Trump’s Dream Island Greenland is Corona Free Now

Coronavirus has taken lives of more than 100,000 people around the world so far, penetrating into almost every corner of our planet. However, some parts of the world have managed to prevent the active spread of the virus with the help of strict quarantine measures.

On 11 April, there was no active cases of coronavirus recorded in Greenland, an autonomous territory under the Danish crown which Donald Trump had hoped to acquire. Eleven people who had previously tested positive for coronavirus have since recovered and no new cases of COVID-19 have been reported on the territory so far, according to the national medical office in Denmark, as cited by Inquisitr. However, some test results are still reportedly pending in the island, which is home to approximately 57,000 people.

According to an earlier report by EUobserver, all the previous cases of coronavirus have been recorded in Greenland’s capital, Nuuk, which has been closed for some time now for people to enter or leave without a special permit. The island has imposed strict travel restrictions around the territory, with some movement only allowed between small cities and villages.

“On Friday it will be two weeks that we have been careful and still nobody here shows any signs of illness. If nobody is infected, I think it will be sensible to allow a more relaxed way of being together here in Saattut, but I don't know what the plan is. Perhaps they will relax the rules after Easter,” Apollo Mathiassen, a local fisherman from Saattut village, told EUobserver.
Trump’s Dream Island Greenland is Corona Free Now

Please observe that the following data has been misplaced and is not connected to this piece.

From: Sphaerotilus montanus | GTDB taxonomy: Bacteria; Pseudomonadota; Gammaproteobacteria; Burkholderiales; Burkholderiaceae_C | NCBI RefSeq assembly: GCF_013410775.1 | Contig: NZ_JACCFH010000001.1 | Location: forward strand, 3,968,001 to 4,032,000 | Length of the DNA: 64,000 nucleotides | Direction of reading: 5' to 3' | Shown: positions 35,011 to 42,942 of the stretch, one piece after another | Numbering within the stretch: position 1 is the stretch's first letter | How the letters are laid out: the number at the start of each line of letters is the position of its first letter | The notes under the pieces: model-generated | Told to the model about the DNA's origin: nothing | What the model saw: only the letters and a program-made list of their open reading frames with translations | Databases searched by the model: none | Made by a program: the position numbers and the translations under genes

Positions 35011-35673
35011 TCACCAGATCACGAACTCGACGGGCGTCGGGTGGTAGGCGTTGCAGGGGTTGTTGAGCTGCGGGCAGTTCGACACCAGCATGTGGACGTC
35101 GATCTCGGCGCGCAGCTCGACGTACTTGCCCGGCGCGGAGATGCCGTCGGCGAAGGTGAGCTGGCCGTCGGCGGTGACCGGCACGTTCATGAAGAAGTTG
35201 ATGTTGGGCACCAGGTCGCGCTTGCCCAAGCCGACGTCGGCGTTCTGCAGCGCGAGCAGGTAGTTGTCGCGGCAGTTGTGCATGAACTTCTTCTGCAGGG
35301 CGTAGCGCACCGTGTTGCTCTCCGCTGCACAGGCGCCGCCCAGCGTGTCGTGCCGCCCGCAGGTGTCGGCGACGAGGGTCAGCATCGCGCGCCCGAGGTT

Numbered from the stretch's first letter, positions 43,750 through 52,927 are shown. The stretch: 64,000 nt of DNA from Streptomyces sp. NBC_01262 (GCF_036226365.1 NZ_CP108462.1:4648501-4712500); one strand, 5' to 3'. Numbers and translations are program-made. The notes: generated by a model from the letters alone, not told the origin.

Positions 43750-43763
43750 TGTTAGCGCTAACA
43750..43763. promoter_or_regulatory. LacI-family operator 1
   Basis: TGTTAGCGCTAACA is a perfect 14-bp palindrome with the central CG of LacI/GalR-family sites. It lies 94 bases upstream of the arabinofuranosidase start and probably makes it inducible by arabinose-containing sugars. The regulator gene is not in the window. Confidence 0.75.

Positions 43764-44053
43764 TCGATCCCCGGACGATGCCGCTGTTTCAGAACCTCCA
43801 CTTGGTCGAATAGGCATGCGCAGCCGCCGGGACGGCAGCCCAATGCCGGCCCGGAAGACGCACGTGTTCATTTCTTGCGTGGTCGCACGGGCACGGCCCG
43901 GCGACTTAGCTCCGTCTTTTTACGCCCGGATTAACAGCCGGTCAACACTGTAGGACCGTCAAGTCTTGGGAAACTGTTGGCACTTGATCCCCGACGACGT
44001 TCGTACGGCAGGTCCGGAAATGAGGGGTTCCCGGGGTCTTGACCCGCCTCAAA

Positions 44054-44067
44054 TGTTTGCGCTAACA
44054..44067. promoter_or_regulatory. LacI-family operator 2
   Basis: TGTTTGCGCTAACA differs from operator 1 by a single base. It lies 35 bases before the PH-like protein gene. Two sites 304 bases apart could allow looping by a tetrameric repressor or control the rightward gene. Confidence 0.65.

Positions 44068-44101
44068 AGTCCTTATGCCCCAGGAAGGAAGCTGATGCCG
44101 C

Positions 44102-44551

Meanwhile, more than 6,000 cases of infection have been recorded in the Kingdom of Denmark, according to the data provided by Johns Hopkins University on 11 April, and 247 citizens have died from COVID-19 so far. Greenland had long retained a colonial status within Denmark, but in 1979 it was granted self-rule over its internal affairs, with Copenhagen preserving responsibility over the island’s foreign and military affairs, as well as constitutional issues.

Greenland caught the eye of US president Donald Trump, who thought it might make a great addition to the US. Last August, a number of media reports suggested that Trump was mulling the possibility of buying the world’s largest island. The president later confirmed that he had a “strategic” interest in Greenland’s acquisition, but did not find the issue pressing at that time.

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Danish Prime Minister Mette Frederiksen responded by calling the idea of selling the autonomous island to the United States “absurd” and arguing that Greenland was “not for sale”, which prompted Donald Trump to cancel his long-planned visit to Copenhagen in September 2019. He also called the Danish prime minister “nasty” after the dismissal of his potential offer. The two NATO allies still managed to make up shortly after the Greenland scandal and discuss more pressing issues on the phone. However, Trump’s visit to Denmark never took place in the end.